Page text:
On Friday, U.S. Vice President Kamala Harris made her last stop on a continental tour in Zambia. There, she called again for a “rapid finalization” of the country’s major debt restructuring. The United States has made creditors, like China, ignore the country’s estimated $17.3 billion in international debt. 2020 saw the COVID pandemic and the collapse of Zambia.
Harris told a press conference after meeting with Zambian President Hakainde Hichilema in Lusaka, “We will continue to push for a quick end to Zambia’s debt treatment and restructuring.” “The international community must assist developing nations like Zambia in regaining their footing. Thus, I will once again urge all bilateral debtors to reduce their debt significantly, as I have done so many times before.”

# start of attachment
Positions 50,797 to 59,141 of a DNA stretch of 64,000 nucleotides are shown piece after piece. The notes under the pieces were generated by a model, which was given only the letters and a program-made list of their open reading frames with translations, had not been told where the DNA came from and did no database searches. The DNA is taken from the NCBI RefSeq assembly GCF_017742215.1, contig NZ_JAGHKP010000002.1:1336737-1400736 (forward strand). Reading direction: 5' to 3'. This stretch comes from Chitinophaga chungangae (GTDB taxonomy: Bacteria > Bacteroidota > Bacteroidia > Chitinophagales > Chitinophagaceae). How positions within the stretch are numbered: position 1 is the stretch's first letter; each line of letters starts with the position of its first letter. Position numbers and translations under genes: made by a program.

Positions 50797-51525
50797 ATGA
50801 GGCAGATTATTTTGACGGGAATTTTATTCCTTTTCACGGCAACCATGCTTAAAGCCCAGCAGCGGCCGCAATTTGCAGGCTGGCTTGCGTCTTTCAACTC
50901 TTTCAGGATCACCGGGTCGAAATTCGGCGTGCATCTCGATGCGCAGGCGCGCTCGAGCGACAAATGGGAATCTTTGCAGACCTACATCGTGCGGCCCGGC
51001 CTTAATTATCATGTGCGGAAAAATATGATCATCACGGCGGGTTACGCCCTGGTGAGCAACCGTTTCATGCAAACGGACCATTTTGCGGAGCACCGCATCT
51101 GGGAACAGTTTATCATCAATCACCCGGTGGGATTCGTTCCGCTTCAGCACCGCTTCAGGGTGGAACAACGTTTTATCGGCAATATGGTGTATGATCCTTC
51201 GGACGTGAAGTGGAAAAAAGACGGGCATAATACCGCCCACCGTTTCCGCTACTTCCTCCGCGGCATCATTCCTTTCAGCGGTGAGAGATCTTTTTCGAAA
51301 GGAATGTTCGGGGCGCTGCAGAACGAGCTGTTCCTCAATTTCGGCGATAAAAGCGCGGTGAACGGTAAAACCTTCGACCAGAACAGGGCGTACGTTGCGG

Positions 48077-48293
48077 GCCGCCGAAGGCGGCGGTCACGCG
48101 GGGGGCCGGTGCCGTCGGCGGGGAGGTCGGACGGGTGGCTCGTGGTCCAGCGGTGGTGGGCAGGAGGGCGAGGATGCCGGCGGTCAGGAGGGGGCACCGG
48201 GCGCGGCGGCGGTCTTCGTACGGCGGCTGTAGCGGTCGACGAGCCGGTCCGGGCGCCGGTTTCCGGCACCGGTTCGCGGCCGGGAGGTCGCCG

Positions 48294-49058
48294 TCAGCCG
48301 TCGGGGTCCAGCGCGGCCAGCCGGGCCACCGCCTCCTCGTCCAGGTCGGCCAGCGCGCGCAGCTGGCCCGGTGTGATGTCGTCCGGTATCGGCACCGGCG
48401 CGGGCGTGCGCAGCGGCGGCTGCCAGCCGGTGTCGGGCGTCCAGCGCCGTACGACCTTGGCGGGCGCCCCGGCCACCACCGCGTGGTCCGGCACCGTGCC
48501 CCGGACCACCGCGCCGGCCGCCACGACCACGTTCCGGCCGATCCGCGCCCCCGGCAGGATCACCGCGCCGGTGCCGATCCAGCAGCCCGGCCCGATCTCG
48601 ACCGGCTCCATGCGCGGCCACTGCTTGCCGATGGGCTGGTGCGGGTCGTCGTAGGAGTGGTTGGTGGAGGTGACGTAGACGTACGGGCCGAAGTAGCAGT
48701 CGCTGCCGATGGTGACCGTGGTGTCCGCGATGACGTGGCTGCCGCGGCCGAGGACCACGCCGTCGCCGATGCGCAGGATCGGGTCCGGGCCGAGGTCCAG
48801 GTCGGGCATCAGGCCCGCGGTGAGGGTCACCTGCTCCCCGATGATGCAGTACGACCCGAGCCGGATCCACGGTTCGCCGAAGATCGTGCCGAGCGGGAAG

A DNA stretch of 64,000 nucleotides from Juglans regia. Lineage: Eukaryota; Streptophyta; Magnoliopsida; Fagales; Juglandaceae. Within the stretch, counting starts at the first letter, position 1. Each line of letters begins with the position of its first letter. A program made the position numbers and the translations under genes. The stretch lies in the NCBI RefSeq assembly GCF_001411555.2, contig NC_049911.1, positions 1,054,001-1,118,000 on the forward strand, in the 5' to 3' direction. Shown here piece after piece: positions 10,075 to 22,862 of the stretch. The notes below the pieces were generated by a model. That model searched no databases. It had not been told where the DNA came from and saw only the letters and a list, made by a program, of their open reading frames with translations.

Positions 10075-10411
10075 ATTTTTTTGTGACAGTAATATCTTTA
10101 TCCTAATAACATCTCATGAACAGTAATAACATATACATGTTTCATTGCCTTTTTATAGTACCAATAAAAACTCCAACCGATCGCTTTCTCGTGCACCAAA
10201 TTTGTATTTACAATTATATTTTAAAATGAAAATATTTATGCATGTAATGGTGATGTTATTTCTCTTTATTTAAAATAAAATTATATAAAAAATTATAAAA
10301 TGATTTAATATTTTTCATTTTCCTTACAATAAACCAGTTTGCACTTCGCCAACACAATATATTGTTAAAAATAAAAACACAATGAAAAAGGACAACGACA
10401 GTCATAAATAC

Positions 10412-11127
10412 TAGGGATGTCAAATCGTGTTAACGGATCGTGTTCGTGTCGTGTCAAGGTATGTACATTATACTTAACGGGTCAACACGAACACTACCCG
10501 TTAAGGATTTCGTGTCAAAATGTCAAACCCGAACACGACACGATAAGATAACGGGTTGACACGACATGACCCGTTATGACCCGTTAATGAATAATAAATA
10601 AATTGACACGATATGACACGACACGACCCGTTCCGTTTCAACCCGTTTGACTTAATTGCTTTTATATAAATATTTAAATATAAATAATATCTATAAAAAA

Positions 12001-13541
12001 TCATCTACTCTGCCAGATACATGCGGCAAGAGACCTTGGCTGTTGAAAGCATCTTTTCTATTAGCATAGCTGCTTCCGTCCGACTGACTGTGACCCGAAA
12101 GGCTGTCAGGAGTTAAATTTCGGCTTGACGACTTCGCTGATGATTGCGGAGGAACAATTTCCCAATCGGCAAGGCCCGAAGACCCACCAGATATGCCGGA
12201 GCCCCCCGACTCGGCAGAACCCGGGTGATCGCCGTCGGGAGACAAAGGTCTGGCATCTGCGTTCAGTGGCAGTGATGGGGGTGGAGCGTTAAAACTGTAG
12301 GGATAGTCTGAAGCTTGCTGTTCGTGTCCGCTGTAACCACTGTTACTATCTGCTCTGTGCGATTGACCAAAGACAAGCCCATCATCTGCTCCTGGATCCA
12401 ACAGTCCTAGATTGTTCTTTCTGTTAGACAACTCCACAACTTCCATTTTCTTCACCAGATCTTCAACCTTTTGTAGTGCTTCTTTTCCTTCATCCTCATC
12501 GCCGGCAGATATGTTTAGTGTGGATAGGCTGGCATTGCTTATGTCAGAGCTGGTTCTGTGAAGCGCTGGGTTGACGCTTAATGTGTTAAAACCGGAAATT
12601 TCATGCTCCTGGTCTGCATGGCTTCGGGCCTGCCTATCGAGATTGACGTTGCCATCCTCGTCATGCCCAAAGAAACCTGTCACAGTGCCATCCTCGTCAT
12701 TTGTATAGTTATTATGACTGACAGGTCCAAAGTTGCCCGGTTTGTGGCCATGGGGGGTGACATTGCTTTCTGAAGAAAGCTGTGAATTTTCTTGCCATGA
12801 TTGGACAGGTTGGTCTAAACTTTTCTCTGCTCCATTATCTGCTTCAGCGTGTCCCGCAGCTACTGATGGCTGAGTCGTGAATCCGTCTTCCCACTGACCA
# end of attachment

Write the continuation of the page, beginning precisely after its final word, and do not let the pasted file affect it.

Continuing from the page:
The arrival of Ms. Harris follows that of Janet Yellen, the U.S. Treasury Secretary, by a few months. The US is trying to show its power in response to China’s investments on the resource-rich continent. Since Lusaka asked for help under a G20 mechanism for restructuring the debt of the poorest states, the United States has accused China, the biggest creditor of many African nations, of being slow to act.
“Rebuilding our economy is a top concern for our nation.” Debt is what’s stopping us, according to Hichilema. After traveling to Tanzania and Ghana, Kamala Harris—the first woman and the first person of color to be chosen as vice president of the United States—arrived in Lusaka on Friday.
When she was younger, she had already been to Zambia to see her maternal grandpa, who had a job there. She made a short stop at the house in Lusaka that he lived in during the 1960s. The oldest of her grandchildren told reporters that one of her favorite people was her grandfather.